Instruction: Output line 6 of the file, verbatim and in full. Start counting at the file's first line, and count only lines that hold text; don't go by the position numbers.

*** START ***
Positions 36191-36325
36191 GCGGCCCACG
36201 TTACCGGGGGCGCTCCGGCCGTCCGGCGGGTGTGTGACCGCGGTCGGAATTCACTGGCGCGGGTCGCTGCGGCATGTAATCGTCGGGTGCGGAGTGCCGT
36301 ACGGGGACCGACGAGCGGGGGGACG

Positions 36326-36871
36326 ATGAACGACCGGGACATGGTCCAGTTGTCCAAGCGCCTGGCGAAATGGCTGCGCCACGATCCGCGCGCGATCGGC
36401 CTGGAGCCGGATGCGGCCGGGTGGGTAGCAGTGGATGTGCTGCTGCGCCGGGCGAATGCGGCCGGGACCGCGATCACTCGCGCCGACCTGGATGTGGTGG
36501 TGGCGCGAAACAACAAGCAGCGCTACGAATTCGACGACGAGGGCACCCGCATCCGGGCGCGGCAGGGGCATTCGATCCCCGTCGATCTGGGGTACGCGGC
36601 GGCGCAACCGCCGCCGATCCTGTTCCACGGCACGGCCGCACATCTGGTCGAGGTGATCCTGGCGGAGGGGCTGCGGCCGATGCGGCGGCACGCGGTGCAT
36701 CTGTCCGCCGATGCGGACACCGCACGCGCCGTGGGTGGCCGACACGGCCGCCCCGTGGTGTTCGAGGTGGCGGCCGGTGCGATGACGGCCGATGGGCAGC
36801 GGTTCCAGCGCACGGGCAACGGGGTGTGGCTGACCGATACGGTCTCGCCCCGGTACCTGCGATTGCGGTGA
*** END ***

36326 ATGAACGACCGGGACATGGTCCAGTTGTCCAAGCGCCTGGCGAAATGGCTGCGCCACGATCCGCGCGCGATCGGC